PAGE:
4

I've seen this done on old Compaq servers. The side panel had a pin that fit inside the power switch. When the panel was opened, the pin came with it, shutting off power. In fact, the system would not even power on without that side panel (more specifically, the pin) in place. It was quite a surprise when I was called in to service a server off-hours and I ...


0

I can give you some insight regards one of the biggest banks in the world as I used to work for them for some years. I won't go into specifics or tell you which bank just in case I am breaching some kind of security! The bank has multiple data centres, for contingency purposes, in fact the data centres they use are designed to withstand a nuclear attack. ...


1

I'm going to turn it around: Disaster planning is not part of security, because security is part of disaster planning. Disaster Planning, which is made up of Disaster Prevention and Disaster Recovery, covers a range of topics (e.g. redundancy, backups) including security.


2

If we look in a dictionary one of the secondary meanings of "security" is: the ​fact that something is not ​likely to ​fail or be ​lost While we often think of Information Security as guards, guns, and hackers in dark glasses, what it is really about is protection of information from threats. These threats could be: External attackers - hackers ...


6

I'll toss in my 2c and mention something that others have not specifically mentioned: Business Continuity Plans BCP is an important function of a security analyst's job, and as such, the CISSP provides a broad overview of the issues that can impact disasters and outages. Knowing these high-level details helps the CISSP build a foundation for knowledge and ...


48

CISSP is an information security certification not a computer security certification. Information security is about the protecting the confidentiality, integrity, availabity of information in general. Information is not only stored on computers. They are printed out and stored in filing cabinets, they are memorized and stored in your employee's brains. ...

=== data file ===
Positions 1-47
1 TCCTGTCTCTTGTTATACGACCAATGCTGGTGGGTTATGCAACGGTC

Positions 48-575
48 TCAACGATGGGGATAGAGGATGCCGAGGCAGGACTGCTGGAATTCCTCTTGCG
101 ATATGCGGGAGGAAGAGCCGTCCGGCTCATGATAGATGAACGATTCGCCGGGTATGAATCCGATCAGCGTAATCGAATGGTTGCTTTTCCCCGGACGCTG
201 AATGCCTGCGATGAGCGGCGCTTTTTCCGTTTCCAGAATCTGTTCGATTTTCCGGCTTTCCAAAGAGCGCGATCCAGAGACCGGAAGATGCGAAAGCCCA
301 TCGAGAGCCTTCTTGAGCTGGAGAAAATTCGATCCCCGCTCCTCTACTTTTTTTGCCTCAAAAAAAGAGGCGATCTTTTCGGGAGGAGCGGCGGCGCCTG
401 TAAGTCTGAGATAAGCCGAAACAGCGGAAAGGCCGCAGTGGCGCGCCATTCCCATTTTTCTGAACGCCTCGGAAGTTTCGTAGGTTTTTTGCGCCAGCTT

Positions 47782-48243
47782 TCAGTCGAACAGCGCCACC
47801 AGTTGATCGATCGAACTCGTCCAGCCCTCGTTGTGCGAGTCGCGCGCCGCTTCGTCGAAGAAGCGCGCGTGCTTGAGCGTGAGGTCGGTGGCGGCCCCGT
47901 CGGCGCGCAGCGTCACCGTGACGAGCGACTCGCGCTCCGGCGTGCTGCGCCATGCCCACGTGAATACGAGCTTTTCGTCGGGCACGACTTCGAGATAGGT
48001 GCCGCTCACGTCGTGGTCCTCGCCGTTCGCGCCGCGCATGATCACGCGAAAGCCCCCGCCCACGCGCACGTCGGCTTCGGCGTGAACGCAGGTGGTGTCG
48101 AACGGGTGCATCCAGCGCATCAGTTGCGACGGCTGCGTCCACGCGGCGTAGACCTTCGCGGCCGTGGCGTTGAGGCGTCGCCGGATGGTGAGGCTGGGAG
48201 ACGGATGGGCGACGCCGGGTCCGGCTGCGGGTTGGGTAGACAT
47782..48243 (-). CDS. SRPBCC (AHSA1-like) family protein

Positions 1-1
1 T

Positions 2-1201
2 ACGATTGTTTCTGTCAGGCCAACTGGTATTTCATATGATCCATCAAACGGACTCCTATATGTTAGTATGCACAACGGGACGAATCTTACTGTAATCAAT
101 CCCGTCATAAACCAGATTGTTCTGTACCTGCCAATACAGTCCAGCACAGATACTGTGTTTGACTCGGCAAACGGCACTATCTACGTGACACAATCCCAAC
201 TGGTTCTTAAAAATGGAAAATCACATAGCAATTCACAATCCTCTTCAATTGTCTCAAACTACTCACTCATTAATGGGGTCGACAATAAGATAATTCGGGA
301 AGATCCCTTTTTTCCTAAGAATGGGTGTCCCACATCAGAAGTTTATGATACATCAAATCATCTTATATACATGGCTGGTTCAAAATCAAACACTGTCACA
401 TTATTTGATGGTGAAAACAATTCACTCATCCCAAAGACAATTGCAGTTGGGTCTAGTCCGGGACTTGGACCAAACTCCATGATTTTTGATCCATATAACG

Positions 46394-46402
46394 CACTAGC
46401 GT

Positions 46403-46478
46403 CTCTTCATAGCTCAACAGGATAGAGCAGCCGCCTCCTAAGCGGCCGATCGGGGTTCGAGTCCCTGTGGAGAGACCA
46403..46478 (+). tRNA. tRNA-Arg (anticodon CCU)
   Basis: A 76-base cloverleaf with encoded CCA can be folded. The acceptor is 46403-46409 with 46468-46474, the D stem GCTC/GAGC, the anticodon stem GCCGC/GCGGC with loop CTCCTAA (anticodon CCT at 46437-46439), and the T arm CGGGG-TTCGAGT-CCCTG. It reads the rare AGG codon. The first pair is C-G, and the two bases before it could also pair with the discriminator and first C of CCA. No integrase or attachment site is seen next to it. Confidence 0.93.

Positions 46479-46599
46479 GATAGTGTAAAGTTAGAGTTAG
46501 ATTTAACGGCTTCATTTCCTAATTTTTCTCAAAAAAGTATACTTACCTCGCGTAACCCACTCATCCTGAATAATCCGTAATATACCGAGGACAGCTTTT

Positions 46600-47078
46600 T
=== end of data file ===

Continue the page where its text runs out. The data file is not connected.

60

All other answers are fine. I'm going to offer you a classic security perspective. Starting a fire/flood is a textbook scenario for physical penetration/exfiltration. People under stress are less likely to challenge strangers. A fire can be used to destroy forensic evidence, in particular when there's insider involvement. An earthquake or, indeed, any ...


16

Even if you take a narrow view of computer security as being limited to dealing with intentional malicious attacks, any way in which your system is vulnerable to a natural disaster also represents a way in which a well-equipped (or clever) attacker could disrupt your service. For example, if a data center is vulnerable to flooding, someone who wants to take ...


13

Disasters are as much a security issue as mitigating denial of service attacks. In the ISC2 (CISSP) docs, security is often represented by the CIA triad: Confidentiality, Integrity and Availability. Disaster recovery strategies and DDOS mitigation both pertain to establishing and maintaining availability.


51

It comes down to the classic security triad; Integrity, Confidentiality and Availability. The last of which could certainly suffer from any type of natural disaster, which is why you must include it in your continuity plan.



Top 50 recent answers are included